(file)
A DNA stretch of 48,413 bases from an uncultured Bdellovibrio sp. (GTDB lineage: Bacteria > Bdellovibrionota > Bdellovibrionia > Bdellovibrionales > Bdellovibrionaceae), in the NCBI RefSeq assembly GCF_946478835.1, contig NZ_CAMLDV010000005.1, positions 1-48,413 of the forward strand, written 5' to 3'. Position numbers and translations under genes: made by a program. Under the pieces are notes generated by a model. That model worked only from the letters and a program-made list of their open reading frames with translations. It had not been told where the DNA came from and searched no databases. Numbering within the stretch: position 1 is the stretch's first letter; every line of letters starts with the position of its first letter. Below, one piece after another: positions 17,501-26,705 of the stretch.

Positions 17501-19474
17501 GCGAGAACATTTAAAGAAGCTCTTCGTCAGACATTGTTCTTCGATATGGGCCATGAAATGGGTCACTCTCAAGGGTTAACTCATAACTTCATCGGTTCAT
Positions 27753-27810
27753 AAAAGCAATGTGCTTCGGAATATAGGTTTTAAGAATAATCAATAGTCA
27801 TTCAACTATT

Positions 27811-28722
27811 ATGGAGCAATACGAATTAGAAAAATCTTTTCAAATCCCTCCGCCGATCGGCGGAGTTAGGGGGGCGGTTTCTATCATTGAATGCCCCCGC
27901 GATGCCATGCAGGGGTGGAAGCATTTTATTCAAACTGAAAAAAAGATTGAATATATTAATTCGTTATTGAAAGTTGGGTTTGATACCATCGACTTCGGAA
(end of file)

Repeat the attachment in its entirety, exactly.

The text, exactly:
A DNA stretch of 48,413 bases from an uncultured Bdellovibrio sp. (GTDB lineage: Bacteria > Bdellovibrionota > Bdellovibrionia > Bdellovibrionales > Bdellovibrionaceae), in the NCBI RefSeq assembly GCF_946478835.1, contig NZ_CAMLDV010000005.1, positions 1-48,413 of the forward strand, written 5' to 3'. Position numbers and translations under genes: made by a program. Under the pieces are notes generated by a model. That model worked only from the letters and a program-made list of their open reading frames with translations. It had not been told where the DNA came from and searched no databases. Numbering within the stretch: position 1 is the stretch's first letter; every line of letters starts with the position of its first letter. Below, one piece after another: positions 17,501-26,705 of the stretch.

Positions 17501-19474
17501 GCGAGAACATTTAAAGAAGCTCTTCGTCAGACATTGTTCTTCGATATGGGCCATGAAATGGGTCACTCTCAAGGGTTAACTCATAACTTCATCGGTTCAT
Positions 27753-27810
27753 AAAAGCAATGTGCTTCGGAATATAGGTTTTAAGAATAATCAATAGTCA
27801 TTCAACTATT

Positions 27811-28722
27811 ATGGAGCAATACGAATTAGAAAAATCTTTTCAAATCCCTCCGCCGATCGGCGGAGTTAGGGGGGCGGTTTCTATCATTGAATGCCCCCGC
27901 GATGCCATGCAGGGGTGGAAGCATTTTATTCAAACTGAAAAAAAGATTGAATATATTAATTCGTTATTGAAAGTTGGGTTTGATACCATCGACTTCGGAA